This is Iliana.
In 2019, according to the latest available data by Eurostat, for national citizens in EU-countries, the highest risk of poverty or social exclusion was observed in Greece (31%), followed by Romania (28%), Bulgaria (27%) and Italy (26%). But the rates for non-EU citizens were extraordinarily high too. Greece appeared second in the rank with 56.8% (over one out of two!) after Sweden (57.3%), with the highest risk of poverty or social exclusion for non-EU citizens living in the country.
In a recent interview which my colleague Stavros Malichudis and I conducted with Apostolis Kapsalis, researcher on industrial relations at the Labour Institute (INE) of the General Confederation of Greek Workers (GSEE), he talked about how the pandemic has driven the labor market and labor relations into an unprecedented, critical situation compared to previous years, for migrants as well as national citizens.
“The harsh financial restrictions that we experienced in 2012-2013, will seem like child’s play, like a sweet memory,” Kapsalis told us, comparing an extremely unstable political, economic and social period for Greece to the lasting effects that COVID-19 has created today and for the future.
Indeed, the COVID-19 pandemic is making an already highly unequal world even more so.
“The most vulnerable will be irreparably affected. If we have workers who, since last spring, are already sending less money back to Bangladesh, and this continues and you add the difficulties of moving around the country, I think these poorest groups will be hit even harder. We will go into situations of extreme impoverishment and misery,” Kapsalis adds, explaining the harsh consequences of the pandemic for the thousands of migrant land workers living in makeshift settlements in Manolada, Greece.
Solomon has reported extensively on Manolada, a small village in the Peloponnese that you may not have heard of, but regardless of where you live in the world, you will most probably have tasted the strawberries Manolada produces.
Up to 8,000 Bangladeshis live there during peak season, employed as workers in the fields.
“Housing is the major problem in Manolada,” Kapsalis states, and this year was made even worse by COVID-19 restrictions.
The housing issue for workers resurfaced in March after the government’s announcement of stay-at-home restrictions, as part of its efforts to curb the spread of COVID-19 in Greece.
The paradox of Amendment 13A
One of the most interesting issues that arose in the interview with Kapsalis, is the paradox of Amendment 13A, embedded in Greek legislation, which creates the following reality: in order for a migrant with no legal documents to work, he must first be legally declared as “deportable”.
A new report by Terra Association on agro-food supply chains and exploitation of labour, (E(u)xploitation – Gangmastering: The southern question Italy, Spain & Greece), provides a good explanation of this contradiction.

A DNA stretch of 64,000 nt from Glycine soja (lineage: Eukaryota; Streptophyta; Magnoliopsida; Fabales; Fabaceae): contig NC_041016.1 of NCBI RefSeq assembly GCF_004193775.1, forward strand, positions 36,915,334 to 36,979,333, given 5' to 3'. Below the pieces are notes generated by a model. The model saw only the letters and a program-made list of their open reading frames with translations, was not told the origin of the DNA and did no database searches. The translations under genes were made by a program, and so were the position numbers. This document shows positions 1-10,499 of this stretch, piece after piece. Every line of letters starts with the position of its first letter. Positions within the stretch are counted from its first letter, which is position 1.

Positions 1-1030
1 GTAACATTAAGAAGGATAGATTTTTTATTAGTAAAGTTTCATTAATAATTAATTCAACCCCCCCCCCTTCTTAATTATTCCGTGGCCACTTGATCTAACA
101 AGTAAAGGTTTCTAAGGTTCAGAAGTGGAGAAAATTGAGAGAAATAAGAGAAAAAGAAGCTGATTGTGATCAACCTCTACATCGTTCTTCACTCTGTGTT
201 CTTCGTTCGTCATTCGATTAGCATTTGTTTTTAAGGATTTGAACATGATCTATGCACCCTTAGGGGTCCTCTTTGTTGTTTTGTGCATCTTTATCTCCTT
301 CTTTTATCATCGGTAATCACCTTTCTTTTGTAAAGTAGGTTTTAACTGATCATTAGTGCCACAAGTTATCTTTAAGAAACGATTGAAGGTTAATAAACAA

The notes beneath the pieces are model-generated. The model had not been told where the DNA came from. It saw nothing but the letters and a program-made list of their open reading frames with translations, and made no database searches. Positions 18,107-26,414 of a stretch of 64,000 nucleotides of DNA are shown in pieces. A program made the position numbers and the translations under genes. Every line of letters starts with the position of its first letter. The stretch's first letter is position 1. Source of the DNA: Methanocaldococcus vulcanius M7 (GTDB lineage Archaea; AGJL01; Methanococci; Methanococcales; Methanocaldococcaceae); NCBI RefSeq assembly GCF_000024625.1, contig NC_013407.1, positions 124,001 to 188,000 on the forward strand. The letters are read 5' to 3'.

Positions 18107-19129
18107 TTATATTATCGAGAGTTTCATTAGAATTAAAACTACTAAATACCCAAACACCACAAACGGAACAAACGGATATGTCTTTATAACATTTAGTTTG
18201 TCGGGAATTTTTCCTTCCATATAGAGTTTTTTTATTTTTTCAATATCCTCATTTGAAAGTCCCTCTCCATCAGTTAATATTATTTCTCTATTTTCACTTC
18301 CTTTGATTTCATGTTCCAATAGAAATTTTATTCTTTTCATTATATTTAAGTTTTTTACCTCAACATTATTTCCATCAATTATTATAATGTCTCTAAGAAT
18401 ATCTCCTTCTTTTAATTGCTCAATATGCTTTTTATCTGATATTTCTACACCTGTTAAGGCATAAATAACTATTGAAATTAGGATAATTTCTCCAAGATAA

Below is an excerpt authored by Apostolis Fotiadis, who worked on the Greek end of this report, which provides an understanding on how the system works:
“13A is a legal amendment introduced with Law 4384/2016. It allows employers, if no other workers are available, to request an exemption to employ workers that do not legally reside in the country and do not have work permits. The permit predicts the suspension of deportation of irregular migrants employed in the agricultural sector and is updated every six months. It can also be obtained multiple times. Amendment 13A is considered problematic in various ways, mostly for providing permission to work without resolving the issue of residence permits. As a result, it accentuates worker dependency on employers for maintaining their lawful presence in the country as well as access to the labour market.”
In our interview, Kapsalis is straightforward about it: “This is a kind of crude blackmail. [..] Instead of the state legalizing these people who are actually employed and working, and organizing the agricultural economy in a different way, the state is in fact, punishing the victim of the crime twice.”
I asked Apostolos Fotiadis to share a few lines about the report he has contributed to:
“The report examines how unfair trading practises and absence of a strong regulatory framework perpetuates patterns of exploitation through the agro-food supply chain. It proves there is a lot of space for regulators who would have the political will to improve checks and balances and tackle problems.”
“Entrepreneurship for refugees is not really feasible”
In another report by NGO Faros, published in collaboration with MIT D-Lab last December, we read about the barriers in the labor integration of youth refugees in the Greek labor market. The report concludes that even though young asylum seekers or recognized refugees theoretically enjoy full access to the labor market, they are usually drawn to the informal labor market and remain excluded from their labor rights and their full integration into society.
The pandemic has worsened their possibilities, with professions where they could usually be employed with better terms (e.g. tourism) frozen for most of the past year. Once again, COVID-19 is proving to be the “disease of inequality” when it comes to refugee and migrant labor.
We spoke with Paul Ferdinand Schlag, lead researcher and author of the study, and you can read about what he told us here.
Thanks, as always, for your support.
I’d love to hear from you. Please don’t hesitate to contact me and share your thoughts, questions, and ideas.
‘Till next time,
*This Newsletter is part of Solomon’s project “Migrant workers in Greece in the time of COVID-19 ″ and is supported by the Rosa Luxemburg Stiftung Office in Greece.